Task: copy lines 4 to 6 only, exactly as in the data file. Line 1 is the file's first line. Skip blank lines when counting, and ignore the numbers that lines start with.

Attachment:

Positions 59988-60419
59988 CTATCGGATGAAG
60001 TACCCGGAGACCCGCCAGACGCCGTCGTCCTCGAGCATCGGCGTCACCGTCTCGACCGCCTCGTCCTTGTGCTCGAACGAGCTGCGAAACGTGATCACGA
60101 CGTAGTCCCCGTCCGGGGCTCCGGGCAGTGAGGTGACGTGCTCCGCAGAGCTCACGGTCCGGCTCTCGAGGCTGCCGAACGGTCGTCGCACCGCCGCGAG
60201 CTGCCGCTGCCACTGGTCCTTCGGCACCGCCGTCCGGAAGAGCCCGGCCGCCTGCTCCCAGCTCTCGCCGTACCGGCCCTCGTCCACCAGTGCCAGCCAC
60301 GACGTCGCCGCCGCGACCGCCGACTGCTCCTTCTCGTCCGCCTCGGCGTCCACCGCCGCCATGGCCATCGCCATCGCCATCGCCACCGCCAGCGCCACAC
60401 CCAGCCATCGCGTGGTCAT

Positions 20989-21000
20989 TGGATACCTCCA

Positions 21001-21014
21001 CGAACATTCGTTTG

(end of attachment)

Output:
60101 CGTAGTCCCCGTCCGGGGCTCCGGGCAGTGAGGTGACGTGCTCCGCAGAGCTCACGGTCCGGCTCTCGAGGCTGCCGAACGGTCGTCGCACCGCCGCGAG
60201 CTGCCGCTGCCACTGGTCCTTCGGCACCGCCGTCCGGAAGAGCCCGGCCGCCTGCTCCCAGCTCTCGCCGTACCGGCCCTCGTCCACCAGTGCCAGCCAC
60301 GACGTCGCCGCCGCGACCGCCGACTGCTCCTTCTCGTCCGCCTCGGCGTCCACCGCCGCCATGGCCATCGCCATCGCCATCGCCACCGCCAGCGCCACAC